Due to an incredible list of circumstances that have occurred over the past calendar year or so, the Ottawa Senators are, far and away, the joke franchise of the NHL. It’s so bad at the moment that the most aggressive, deepest cuts are coming from within the fanbase itself, with outsiders making a point to show sympathy while also twisting their knives into Eugene Melnyk’s bleeding hockey machine.
Today, Mark Stone and the Senators settled out of arbitration on a 1-year, $7.35 million contract, while Cody Ceci was awarded a 1-year, $4.3 million deal (I wrote about Ceci a few days ago, if you’re interested in reading a perspective on that process). This settlement brings Stone into an unrestricted free agency in eleven months, leaving Ottawa in a race to either get a good extension planned for him in January, move him at or before the trade deadline, or risk losing him for nothing.
So with free agency on the brain, this tweet caught me by surprise:
The Sens organization has 25 contracts expiring next summer: 13 UFAs, 12 RFAs.
— Steve “Dangle” Glynn (@Steve_Dangle) August 3, 2018
Twenty-five free agents? That’s like… a whole team. Actually, it’s two more players than an NHL team is allowed to have on a daily roster at any given point, barring injuries. That’s an absurd amount! Naturally, I joined everyone else in having a good laugh at it, making a supporting joke quote tweet, and all the usual stuff when it’s “can you believe the Senators got into this mess now” day.
But a few hours later, I came to thinking… is 25 that high of a number, or does it sound high? After all, it’s a 23-man NHL roster, but the contract limit is 50, and teams don’t exactly lock up an entire NHL and AHL team’s worth of players to multi-year deals at once.
Only one way to find out, right? I went through CapFriendly and looked up how many free agents every team had going into 2019/20 (not including current Restricted Free Agents, who might sign one-year deals). To try to gain some context, I broke them up into five tiers (based on what the players are today, not “upside”):
- Tier 1: Obvious first line/pair skaters, starting goaltenders
- Tier 2: Obvious second line/pair skaters, platoon (1A/B) goaltenders
- Tier 3: Obvious third line/good third pair defencemen, backup goaltenders
- Tier 4: Fourth line to replacement level forwards, bad third pair to replacement level defencemen, bubble goaltenders
- Tier 5: Players that CapFriendly has in the “Non-Roster Players” section (projected to be in the AHL, ECHL, or Major Junior)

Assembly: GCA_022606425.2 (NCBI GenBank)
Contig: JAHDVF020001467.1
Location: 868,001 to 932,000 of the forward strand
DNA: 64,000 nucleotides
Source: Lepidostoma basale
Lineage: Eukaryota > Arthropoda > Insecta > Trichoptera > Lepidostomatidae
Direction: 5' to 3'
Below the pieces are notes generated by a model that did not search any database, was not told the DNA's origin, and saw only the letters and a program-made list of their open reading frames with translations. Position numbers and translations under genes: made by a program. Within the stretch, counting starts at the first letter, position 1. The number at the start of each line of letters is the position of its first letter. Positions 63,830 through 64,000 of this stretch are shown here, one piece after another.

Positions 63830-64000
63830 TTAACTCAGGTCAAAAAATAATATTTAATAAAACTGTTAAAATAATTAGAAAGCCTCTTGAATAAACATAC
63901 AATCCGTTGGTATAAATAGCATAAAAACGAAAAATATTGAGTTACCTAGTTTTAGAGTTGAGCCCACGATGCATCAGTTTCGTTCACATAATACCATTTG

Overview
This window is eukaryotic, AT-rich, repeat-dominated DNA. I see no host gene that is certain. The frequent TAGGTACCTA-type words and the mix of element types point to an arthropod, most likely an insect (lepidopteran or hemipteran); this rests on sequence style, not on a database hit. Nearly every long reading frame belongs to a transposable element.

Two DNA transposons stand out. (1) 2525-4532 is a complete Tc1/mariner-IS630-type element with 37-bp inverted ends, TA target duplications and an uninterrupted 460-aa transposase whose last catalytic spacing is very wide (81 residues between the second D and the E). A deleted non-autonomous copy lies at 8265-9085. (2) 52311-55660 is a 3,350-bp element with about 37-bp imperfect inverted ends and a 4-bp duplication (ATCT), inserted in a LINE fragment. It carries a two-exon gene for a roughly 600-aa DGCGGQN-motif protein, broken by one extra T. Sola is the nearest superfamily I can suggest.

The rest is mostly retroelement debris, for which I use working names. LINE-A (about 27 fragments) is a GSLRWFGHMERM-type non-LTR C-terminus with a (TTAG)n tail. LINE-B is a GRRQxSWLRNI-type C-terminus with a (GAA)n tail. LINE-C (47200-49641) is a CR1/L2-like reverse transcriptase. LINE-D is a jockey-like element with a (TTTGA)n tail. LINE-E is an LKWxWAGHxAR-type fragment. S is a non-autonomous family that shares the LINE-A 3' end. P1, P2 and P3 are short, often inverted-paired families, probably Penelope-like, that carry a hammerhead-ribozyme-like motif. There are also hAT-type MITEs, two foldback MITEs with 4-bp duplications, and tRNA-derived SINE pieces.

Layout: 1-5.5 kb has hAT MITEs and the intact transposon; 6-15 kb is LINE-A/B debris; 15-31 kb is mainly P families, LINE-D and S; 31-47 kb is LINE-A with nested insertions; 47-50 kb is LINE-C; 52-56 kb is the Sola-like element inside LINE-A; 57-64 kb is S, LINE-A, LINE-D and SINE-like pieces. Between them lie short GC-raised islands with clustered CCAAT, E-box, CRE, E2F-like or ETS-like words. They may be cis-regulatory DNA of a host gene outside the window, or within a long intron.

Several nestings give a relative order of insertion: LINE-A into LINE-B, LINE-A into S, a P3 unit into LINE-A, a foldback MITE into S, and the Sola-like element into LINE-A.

This is very subjective, as is the notable column (if your team’s very good player isn’t there, note that I was mostly going for “names everyone knows that we expect to get paid”, not total talent).
Here’s how this all lines up:
Ottawa’s 25 free agents remain high, but it’s not the gigantic, cataclysmic chasm that it looks like when typed out solo. In fact, while they remain first in the league, they’re tied with two other, well-respected teams in the Pittsburgh Penguins and St. Louis Blues, and are only one ahead of the Toronto Maple Leafs. They’re neither the UFA leader (Pittsburgh, 14), or RFA leader (Arizona, 19). Twenty teams have at least 20 free agents next year, with a league average of 20.5, with the teams at the bottom are teams that are trying to balance budgets and balance competitive windows at the same time (Winnipeg, Carolina), teams draining out cupboards to chase windows (Nashville, Boston), and teams that are generally seen as a little shambolic at the moment (NY Islanders, Los Angeles, Montreal, Detroit, Winnipeg, Vancouver).
Having a lot of free agents is completely normal, and is in a lot of ways a very good idea. It makes much more sense long-term to not make commitments to depth players and uncertain prospects, taking them one year at a time unless you have a good idea that they’re a piece you’d like to carry with you down the line. There is no use in having a 23-year old signed until he’s 26 if he’s peaking on your AHL second line, and there’s no use in giving a mid-30’s guy millions of dollars for multiple years if… *peers over shoulder to see if Jim Benning or Lou Lamoriello are standing behind me*.
In that respect, Ottawa, as a budget team, as a rebuilding team, and as a relatively cupboard-empty team, should have a ton of players going year-to-year. It really shouldn’t be alarming that they’re not committing to blockbuster names like..
UFA Sampler: Tommy Pyatt, Paul Carey, Max McCormick, Ben Sexton, Mike McKenna, Erik Burgdoerfer, Jim O’Brien
RFA Sampler: Jack Rodewald, Francis Perron, Macoy Erkamps, Adam Tambellini, Nick Paul, Julies Bergman, Gabriel Gagne, Magnus Hogberg, Andreas Englund
Because, well, replacement-level players and C-D prospects aren’t the guys you give term to. The much bigger issue remains at the top of the lineup, where, while Ottawa isn’t the only team to have star players needing new contracts, they’ve now got the best defenceman in the NHL, an elite winger, and a brand-name top-line centre that they gave up an insane amount for less than a year ago with the clock ticking on their deals. It’s the top-heaviness of that trio (and also Chris Wideman, who seems a good bet for a breakout contract year) and the front-office and boardroom shambles in regards to locking them up that’s the issue at hands.
But 25 free agents, on a general spectrum? Sure, why not. I don’t think there’s a perfect number, in the sense that a team can be below the curve due to having a strong core rather than a list of bad deals (Tampa Bay, for example, is T-19th). But if I’m a perfectly average team with a perfectly average prospect pool, I’d probably be shooting for fewer committed deals, rather than locking up every single facet of the organization.
The Senators are a mess, and their problems are very real, but “too many mediocre players haven’t been signed” probably isn’t one of them, especially when it’s not far off from what 90% of the league is doing.